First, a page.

“There was a golden opportunity for this movie theater to be given to the community, and the city leadership hesitated,” Prytherch said. “When the company that owned the movie theater sold the theater, they shut off the marquee, and all of a sudden everyone knew in town that the Princess was closed.”
Local property owners quickly honed in on the building. After a bidding war, a private ownership group seized control in late 2013, reopening with promises to make the necessary upgrades for a modern theater experience.
These promises went unfulfilled.
After operating for about a year following its acquisition, a small fire damaged part of the building. The owners proposed a new arrangement: the Princess would become a one-screen theater with student housing on top. 
The trade-off was that the century-old building would need to be torn down and replaced.
“The city gave the permission to the property developer, I think on the assumption that a movie theater would come out of the deal,” Prytherch said. “So they enabled the demolition of the theater, which was a tragic mistake.”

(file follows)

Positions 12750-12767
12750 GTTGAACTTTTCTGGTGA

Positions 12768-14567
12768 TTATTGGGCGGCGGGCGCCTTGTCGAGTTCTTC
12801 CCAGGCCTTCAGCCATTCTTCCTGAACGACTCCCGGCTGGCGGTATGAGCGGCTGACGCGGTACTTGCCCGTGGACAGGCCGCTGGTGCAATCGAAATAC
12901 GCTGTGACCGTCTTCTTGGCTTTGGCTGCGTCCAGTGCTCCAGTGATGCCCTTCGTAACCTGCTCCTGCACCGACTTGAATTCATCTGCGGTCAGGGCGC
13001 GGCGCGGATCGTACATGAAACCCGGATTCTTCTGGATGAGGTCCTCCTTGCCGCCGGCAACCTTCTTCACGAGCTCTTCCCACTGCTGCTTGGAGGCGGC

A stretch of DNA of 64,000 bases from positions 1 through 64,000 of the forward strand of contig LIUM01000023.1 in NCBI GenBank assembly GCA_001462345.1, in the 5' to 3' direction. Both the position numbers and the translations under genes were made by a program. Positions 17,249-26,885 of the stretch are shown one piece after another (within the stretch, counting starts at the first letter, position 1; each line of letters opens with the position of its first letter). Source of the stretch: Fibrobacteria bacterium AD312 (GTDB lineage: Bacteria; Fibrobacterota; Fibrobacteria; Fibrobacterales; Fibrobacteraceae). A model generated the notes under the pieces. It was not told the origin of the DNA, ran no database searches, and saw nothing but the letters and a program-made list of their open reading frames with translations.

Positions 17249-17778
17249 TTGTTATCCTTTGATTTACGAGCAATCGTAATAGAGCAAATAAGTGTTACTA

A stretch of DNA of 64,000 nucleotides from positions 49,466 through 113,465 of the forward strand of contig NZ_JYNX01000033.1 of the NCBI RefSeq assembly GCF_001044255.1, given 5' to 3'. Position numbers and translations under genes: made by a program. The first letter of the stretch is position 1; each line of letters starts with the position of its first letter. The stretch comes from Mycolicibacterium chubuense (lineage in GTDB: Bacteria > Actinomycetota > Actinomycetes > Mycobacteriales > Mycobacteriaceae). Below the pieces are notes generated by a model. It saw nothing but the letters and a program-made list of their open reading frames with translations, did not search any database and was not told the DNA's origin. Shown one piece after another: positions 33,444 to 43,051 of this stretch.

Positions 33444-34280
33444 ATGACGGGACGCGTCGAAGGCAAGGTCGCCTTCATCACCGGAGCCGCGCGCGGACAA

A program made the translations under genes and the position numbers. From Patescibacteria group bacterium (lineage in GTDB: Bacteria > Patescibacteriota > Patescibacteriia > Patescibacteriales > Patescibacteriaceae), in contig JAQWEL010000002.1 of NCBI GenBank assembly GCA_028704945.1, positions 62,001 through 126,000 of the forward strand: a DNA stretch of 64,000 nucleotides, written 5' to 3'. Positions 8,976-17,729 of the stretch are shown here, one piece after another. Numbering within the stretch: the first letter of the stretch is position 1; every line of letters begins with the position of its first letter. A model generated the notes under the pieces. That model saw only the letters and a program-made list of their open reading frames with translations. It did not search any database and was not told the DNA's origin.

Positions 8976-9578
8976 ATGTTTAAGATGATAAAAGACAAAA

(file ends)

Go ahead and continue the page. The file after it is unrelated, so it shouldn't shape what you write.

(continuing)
Eventually, the property owners decided they were not interested in running a theater themselves, but were open to an outside party coming in to do so. 
One major roadblock: the area designated for a theater is a “cold gray shell,” a real estate term referring to a location with essentially no infrastructure necessary for operations. Integrating a theater would cost at least $500,000.
“The city was willing to help raise the capital to help build out the theater,” Prytherch said. “But the landlords instead leased it out to a restaurant because they wanted the money.”
Currently, there is no restaurant at the former Princess’ location.
The death of the Princess weighed heavily on many Oxford residents, but also motivated them to take action, Mullenix said.